As part of our research, we design and implement parallel programming tools, which we make freely available under open-source licenses.



DiscoPoP helps software developers parallelize their programs with threads. It discovers potential parallelism in a sequential program and makes recommendations on how to exploit it using OpenMP. Parallelism in a computer program is the ability to run it faster by using more than one processor at the same time. This becomes particularly relevant when there are no other optimization options left such as using a faster processor or algorithm. Given that technical constraints, in particular power consumption, limit the speed of individual processors, parallelism is a powerful instrument to boost performance.

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Workload managers (or batch systems) schedule jobs and provide resources in distributed computing systems. Based on the objective, batch systems aim to maximize system utilization and reduce job completion times. ElastiSim is a batch-system simulator supporting the evaluation of scheduling algorithms for malleable workloads. In contrast to rigid jobs, malleable jobs can dynamically adapt to resource reconfigurations during runtime and are, therefore, of particular interest for schedulers targeting the optimization of system throughput and efficiency. ElastiSim simulates jobs, applications, the platform, and the scheduling algorithm to provide the user with detailed results to discover optimization potential, expediting the development of novel schedulers.

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Extra-P helps developers analyze the scaling behavior of parallel programs. For this purpose, it learns performance models automatically from a small set of performance measurements. A performance model is a formula that expresses a performance metric of interest such as execution time as a function of one or more execution parameters such as the size of the input problem or the number of processors.

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Extra-P can plot performance models for different parts of the program.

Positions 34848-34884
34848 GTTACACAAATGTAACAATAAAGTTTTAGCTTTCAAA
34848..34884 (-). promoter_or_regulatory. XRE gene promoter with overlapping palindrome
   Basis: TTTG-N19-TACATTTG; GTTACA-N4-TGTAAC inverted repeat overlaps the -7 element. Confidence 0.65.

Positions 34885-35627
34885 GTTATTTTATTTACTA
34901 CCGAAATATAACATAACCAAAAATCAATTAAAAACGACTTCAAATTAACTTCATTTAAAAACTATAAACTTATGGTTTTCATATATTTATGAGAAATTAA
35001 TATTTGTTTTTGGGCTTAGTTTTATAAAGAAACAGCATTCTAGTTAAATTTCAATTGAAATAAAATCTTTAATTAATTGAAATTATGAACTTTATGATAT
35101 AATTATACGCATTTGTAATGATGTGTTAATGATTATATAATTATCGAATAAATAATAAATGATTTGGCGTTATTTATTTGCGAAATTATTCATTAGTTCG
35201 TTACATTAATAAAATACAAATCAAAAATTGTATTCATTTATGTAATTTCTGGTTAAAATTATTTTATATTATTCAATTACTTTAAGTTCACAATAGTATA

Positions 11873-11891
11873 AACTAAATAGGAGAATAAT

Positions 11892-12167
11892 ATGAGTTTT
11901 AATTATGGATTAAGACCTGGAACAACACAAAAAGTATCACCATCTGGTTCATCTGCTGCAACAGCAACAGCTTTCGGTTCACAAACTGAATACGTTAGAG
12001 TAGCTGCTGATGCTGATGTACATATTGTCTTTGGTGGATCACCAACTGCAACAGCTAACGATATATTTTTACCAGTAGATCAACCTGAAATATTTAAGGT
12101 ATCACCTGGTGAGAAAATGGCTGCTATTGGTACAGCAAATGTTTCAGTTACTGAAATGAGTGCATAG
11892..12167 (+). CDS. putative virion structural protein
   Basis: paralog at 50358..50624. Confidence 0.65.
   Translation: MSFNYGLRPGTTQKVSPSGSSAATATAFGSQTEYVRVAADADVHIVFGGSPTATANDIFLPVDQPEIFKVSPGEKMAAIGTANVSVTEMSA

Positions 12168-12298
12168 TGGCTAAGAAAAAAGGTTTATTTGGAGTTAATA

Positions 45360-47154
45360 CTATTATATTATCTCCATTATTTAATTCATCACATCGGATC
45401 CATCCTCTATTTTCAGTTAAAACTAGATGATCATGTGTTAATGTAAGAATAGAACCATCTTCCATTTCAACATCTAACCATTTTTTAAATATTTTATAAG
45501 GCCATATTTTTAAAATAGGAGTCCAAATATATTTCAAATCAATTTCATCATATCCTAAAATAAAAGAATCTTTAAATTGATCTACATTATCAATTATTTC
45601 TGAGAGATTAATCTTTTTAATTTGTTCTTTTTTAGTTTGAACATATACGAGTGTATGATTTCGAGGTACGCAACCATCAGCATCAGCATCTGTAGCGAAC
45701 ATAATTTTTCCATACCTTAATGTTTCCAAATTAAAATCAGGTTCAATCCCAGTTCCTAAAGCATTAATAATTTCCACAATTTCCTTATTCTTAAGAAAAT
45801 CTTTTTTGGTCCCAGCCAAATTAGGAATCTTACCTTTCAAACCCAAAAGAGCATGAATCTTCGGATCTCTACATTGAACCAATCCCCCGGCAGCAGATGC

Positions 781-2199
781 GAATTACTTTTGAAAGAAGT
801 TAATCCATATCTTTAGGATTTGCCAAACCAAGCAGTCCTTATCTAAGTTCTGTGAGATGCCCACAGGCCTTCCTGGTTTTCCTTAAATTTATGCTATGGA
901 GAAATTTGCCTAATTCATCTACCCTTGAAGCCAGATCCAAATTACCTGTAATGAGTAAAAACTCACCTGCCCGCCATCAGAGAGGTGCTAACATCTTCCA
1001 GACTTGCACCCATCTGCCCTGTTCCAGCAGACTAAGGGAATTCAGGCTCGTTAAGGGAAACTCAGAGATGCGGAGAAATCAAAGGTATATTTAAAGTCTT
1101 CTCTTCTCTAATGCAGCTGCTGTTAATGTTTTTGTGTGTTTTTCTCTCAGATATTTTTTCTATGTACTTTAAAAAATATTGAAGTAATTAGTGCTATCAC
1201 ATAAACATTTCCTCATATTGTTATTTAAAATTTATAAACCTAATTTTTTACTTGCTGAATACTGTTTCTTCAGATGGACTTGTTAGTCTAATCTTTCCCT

The development of Extra-P is carried out in the framework of the Virtual Institute – High Productivity Supercomputing, a community organization for the development and promotion of programming tools designed for high-performance computing.



The connectivity of the brain is constantly changing. Even in the mature brain, new connections between neurons are formed, and existing ones are deleted, a phenomenon called structural plasticity. These network dynamics are crucial to understanding learning, memory, and diseases such as Alzheimer’s. They may also allow the effects of lesions, such as stroke or surgery, to be more accurately predicted. However, the high demand for computational power makes the simulation of structural plasticity extremely challenging. Naively, one needs to consider all pairs of neurons in every step, resulting in an effort that grows quadratically with the number of neurons. The RELeARN code addresses this challenge via an approximation, reducing the required computations from O(n2) to O(n log n). Using it, we could conduct simulations with up to one billion neurons. RELeARN is implemented in C++ and parallelized with MPI and OpenMP, making it suitable for almost every HPC system.

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